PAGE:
Baghdad-Erbil showdown generates new dangers for Iraq
A showdown between the central government in Baghdad and the Kurdistan Regional Government (KRG) in Erbil has generated a new set of dangers for Iraq, just as the country’s army and military allies edge closer to defeating the Islamic State (ISIS).
Iraqi forces, backed by the predominately Shia Popular Mobilisation Forces (PMF) militias, have retaken most of the areas that had been under Kurdish peshmerga control since 2014, most notably the oil-rich, multi-ethnic city of Kirkuk.
Peshmerga fighters either fled or voluntarily handed over control to federal forces as part of a deal with Baghdad in most cases but instances of chaos and clashes continue.
Tensions between Baghdad and Erbil mounted after KRG President Masoud Barzani went ahead with an independence referendum for Iraq’s Kurdistan, plunging the country into further division and instability.
The fallout has allowed Iran, which wields great influence on many Shia and Kurdish politicians in Iraq, to play a greater role in shaping events. Tehran’s role is illustrated by reports of mediations brokered by Iranian Major-General Qassem Soleimani, commander of Iran’s al-Quds force.
Prior to the referendum, key Shia politicians distanced themselves from Iran and considered forming political alliances with secular, Sunni and Kurdish politicians. Now, Iran, which opposed the referendum, is being touted as the country that preserved Iraq’s territorial integrity.
As Iran’s role increases, the United States seems to be helplessly playing catch-up while events unfold beyond its control. US national security adviser H.R. McMaster said he warned Barzani that the referendum may benefit Iran and is ill-timed but the Kurdish leader went ahead with it.
Iraqi forces are readying to launch the final assault against ISIS militants in Anbar province but analysts said they fear developments might offer a second life to ISIS or create conditions for similar jihadist groups to emerge. The tensions and future clashes between Iraqi forces and peshmerga fighters could allow ISIS — their common enemy — to resurface elsewhere.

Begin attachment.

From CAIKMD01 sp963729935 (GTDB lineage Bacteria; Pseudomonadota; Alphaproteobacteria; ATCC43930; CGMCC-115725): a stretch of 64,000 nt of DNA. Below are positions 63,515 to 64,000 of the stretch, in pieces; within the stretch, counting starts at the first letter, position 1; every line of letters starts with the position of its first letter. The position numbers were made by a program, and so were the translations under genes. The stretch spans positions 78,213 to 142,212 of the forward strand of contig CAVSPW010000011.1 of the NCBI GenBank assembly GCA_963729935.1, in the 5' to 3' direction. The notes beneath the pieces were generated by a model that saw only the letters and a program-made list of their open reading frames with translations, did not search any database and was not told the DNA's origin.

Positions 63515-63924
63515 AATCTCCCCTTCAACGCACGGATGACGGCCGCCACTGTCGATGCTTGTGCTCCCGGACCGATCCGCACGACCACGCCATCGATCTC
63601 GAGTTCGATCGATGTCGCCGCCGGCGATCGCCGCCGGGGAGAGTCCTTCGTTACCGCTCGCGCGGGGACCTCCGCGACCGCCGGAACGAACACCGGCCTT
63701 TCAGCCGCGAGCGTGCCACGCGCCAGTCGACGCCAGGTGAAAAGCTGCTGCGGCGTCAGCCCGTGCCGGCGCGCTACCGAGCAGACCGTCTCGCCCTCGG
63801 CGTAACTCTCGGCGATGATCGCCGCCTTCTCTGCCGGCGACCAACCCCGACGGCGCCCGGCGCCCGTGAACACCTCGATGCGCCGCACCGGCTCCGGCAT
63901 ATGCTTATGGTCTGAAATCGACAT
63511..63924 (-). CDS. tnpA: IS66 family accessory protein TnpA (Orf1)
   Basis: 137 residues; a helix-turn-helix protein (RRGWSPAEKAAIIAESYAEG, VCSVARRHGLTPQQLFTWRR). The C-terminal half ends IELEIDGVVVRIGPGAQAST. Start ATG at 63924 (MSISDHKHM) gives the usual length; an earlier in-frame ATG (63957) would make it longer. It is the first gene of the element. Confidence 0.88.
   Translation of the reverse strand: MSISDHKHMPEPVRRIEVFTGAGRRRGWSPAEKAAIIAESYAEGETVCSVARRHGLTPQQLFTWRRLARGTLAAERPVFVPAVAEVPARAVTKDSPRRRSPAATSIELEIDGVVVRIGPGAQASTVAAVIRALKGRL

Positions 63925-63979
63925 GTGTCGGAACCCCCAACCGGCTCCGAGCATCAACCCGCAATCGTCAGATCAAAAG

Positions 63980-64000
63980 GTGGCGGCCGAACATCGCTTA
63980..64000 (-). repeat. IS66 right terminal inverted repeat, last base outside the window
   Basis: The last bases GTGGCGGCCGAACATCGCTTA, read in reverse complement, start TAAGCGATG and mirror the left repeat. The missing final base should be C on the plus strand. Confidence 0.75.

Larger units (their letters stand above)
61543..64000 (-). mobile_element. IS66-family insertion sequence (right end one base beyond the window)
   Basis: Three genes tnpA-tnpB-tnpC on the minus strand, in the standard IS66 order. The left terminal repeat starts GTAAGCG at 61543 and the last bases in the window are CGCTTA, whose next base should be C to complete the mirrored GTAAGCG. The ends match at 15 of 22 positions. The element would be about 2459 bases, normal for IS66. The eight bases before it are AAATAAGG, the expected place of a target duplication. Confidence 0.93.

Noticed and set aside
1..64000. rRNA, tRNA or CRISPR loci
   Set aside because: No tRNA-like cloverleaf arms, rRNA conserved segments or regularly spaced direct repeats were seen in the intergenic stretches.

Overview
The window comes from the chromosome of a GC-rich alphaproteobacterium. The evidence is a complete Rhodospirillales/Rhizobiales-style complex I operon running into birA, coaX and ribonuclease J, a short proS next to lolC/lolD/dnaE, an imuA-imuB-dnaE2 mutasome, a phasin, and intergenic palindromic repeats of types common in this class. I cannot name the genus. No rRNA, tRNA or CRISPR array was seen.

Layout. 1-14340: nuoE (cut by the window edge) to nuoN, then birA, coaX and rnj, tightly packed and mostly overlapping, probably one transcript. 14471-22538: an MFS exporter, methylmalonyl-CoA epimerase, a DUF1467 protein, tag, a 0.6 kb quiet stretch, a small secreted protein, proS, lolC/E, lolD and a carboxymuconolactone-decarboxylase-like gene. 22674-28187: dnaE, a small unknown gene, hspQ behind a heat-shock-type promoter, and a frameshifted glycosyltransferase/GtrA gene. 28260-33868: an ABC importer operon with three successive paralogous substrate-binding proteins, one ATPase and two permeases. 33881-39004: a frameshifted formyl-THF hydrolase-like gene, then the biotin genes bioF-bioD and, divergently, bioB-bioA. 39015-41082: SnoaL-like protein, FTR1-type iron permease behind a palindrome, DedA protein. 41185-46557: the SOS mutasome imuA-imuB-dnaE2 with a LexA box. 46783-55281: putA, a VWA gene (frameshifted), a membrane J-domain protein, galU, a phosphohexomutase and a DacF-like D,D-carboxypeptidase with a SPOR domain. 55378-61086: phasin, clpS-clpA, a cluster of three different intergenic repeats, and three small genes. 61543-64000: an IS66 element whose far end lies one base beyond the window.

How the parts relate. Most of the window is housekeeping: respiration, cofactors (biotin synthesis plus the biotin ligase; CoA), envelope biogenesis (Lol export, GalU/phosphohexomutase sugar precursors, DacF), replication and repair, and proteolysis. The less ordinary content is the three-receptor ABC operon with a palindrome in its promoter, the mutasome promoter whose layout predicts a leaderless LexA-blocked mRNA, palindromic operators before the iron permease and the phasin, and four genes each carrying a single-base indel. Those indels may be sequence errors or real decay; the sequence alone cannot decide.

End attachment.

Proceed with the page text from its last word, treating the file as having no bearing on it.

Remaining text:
There are also fears that a Kurdish civil war could break out as the northern region’s main rivals — the Kurdistan Democratic Party (KDP) and Patriotic Union of Kurdistan (PUK) — accuse each other of treason and responsibility for the region’s woes. Most peshmerga fighters are loyal to one faction or the other.
The two sides were embroiled in a civil war from 1994-97, when the region was split between the KDP, which controlled Erbil and Dohuk, and the PUK, which controlled Sulaimaniyah. Today, commentators are talking about the possibility of two regional administrations replacing the KDP-dominated KRG.
The KRG’s cancellation of Kurdish parliamentary and presidential elections, which had been scheduled for November 1, is likely to inflame tensions among the region’s Kurds. The Gorran Movement (Movement for Change) supporters are most likely to be affected. The party has the second largest number of seats in parliament, after the KDP, but no peshmerga fighters are loyal to it or its top officials. Mamoon Alabbasi is Deputy Managing Editor and Online Editor of The Arab Weekly. You can follow him on Twitter @MamoonAlabbasi Copyright ©2017 The Arab Weekly